I have experimented with skipping some of the units in Lessons 2 to 4, and completed the review sections. I have been able to match most pictures to vocabulary, which means that I recognised words and phrases from earlier sessions, even if I could not actively use them. Some words and phrases I could also guess (colours, sky, sunshine, I am, we are), but that’s surely no the way to do it!

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Rosetta Stone – third update

I cannot remember a lot of Swedish at all… I can remember that I have previously learnt about men, women, girls, boys and fish, and that I have learnt that they can swim, run, eat, drink and even drive cars and ride bicycles, but the only sentence I can create with any confidence is “fisken simmar” (The fish is swimming). I thought I knew how to say “the women are swimming” but I got it wrong because the plural for “women” is “kvinnor”, not “kvinnar”. You can see where this is going… and this is BEFORE logging into Rosetta Stone today.

I wonder…

Perhaps Swedish isn’t the language I should be learning at this moment in time, as I lack the passion for the language (remember: I was considering Maltese – because I like going to Malta, eat rabbit, enjoy sunshine, and am fascinated by the structure of the language). There may be other reasons why it isn’t working out; have a look at “The many reasons (32 so far) why we DON’T succeed in learning languages” by Benny Lewis for some. Hmm.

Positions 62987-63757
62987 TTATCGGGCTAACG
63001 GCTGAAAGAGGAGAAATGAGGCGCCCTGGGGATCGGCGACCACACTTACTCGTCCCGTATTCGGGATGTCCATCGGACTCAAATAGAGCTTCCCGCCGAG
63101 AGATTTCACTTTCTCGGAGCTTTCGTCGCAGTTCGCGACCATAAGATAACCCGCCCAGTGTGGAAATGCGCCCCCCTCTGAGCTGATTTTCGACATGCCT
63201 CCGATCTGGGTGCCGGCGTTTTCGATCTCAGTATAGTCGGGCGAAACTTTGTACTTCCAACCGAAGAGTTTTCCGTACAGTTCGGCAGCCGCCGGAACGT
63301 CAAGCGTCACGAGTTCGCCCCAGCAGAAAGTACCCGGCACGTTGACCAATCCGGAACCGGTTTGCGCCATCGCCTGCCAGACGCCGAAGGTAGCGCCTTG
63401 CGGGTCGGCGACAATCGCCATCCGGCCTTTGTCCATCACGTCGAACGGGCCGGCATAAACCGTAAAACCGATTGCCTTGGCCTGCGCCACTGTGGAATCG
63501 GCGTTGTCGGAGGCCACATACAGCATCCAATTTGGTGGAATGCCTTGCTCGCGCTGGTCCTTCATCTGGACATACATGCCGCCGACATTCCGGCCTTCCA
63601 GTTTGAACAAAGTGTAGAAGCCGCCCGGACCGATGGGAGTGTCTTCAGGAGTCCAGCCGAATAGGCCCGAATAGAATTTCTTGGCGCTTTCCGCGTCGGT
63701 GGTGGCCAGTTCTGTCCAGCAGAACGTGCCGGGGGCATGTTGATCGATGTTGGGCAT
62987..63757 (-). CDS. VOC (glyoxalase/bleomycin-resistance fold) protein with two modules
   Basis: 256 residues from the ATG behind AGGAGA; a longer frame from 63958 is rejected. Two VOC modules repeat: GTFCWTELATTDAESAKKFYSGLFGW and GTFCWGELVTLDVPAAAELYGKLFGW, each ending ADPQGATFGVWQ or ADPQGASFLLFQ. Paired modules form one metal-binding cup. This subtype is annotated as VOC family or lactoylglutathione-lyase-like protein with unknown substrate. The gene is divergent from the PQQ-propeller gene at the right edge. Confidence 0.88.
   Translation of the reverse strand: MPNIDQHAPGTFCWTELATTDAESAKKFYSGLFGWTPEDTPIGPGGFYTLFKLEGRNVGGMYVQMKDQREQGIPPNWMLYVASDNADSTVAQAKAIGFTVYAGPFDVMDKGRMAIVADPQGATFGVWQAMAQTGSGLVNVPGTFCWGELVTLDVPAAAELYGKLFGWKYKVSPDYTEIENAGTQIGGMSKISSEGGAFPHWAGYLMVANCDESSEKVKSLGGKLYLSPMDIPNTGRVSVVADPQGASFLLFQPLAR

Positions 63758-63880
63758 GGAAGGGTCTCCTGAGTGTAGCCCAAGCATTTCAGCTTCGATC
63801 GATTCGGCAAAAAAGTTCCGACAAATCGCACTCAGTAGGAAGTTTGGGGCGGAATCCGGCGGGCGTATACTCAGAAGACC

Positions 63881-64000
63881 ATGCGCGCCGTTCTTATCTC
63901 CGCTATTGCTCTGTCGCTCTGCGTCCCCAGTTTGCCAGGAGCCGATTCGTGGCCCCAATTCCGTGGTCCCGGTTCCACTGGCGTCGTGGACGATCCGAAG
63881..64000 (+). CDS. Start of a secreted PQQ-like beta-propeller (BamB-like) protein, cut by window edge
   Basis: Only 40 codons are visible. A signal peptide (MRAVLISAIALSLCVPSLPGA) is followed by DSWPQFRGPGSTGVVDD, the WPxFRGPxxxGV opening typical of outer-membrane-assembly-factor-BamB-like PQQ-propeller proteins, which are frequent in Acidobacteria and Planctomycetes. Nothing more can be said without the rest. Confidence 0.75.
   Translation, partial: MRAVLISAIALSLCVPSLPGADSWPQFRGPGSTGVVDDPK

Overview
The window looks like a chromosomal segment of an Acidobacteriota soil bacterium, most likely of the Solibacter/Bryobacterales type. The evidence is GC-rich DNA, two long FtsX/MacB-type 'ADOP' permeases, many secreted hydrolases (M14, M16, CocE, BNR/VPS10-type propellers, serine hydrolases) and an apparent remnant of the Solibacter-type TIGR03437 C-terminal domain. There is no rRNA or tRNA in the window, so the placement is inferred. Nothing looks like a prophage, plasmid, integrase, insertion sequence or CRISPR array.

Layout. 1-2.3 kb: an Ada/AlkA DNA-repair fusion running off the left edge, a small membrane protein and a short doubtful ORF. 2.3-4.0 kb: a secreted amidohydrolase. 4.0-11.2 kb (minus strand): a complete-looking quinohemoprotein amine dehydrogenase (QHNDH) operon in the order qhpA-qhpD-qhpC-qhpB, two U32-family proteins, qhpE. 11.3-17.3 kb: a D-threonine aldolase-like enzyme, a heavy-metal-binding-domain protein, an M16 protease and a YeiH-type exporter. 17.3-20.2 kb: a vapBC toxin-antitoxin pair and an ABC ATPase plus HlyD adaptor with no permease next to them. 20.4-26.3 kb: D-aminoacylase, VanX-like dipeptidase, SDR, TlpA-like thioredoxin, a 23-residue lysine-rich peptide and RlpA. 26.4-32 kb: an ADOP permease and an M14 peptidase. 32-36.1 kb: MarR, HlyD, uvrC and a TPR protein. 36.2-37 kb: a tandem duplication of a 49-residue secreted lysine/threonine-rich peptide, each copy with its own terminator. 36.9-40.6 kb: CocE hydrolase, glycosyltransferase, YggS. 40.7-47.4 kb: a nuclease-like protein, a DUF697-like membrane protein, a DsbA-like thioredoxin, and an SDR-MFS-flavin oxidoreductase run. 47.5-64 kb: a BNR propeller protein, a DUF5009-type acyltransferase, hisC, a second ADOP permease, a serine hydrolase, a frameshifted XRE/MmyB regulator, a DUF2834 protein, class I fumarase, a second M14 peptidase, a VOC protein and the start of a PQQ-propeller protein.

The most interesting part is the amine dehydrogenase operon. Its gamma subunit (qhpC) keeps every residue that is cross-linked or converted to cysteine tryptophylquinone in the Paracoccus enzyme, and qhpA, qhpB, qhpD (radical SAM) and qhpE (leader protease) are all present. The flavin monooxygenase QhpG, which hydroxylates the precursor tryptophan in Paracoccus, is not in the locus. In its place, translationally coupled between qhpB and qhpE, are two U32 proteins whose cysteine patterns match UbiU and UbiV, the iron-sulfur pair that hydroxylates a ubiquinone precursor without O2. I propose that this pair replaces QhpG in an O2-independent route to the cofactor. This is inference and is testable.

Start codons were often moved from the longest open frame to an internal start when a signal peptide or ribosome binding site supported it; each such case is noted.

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Rosetta Stone – second update

I left a week between Rosetta Stone sessions to see how much I would remember and how easy it would be to carry on with the programme. Before today’s session I could only remember “de simmar” – they swim – and that I had been told the words for various people and activities, such as cooking, drinking and running. By the way, if you want to read more about forgetting, try:

Ridgeway, K., Mozer, Michael C, and Bowles, A. 2017. Forgetting of Foreign‐Language Skills: A Corpus‐Based Analysis of Online Tutoring Software. Cognitive Science. [Online] 41(4), pp. 924-949. [Accessed 10 April 2018]. Available from: 10.1111/cogs.12385

Anyway, I re-started in the Reading section of Lesson 1. Using the tool that lets you listen to a native speaker and shows you how your own pronunciation compares really helped to get back into the swing of things, and I could continue with the chapter quite easily. I felt like I had to shout at the microphone sometimes but that may have been because of my local audio setup.

Unit 1: Lesson 1: Writing

This section started with the same matching exercises the reading section had just finished with. At first I was a bit disappointed with this but it all became clear a few minutes later when I had to copy out the phrases that had been repeated.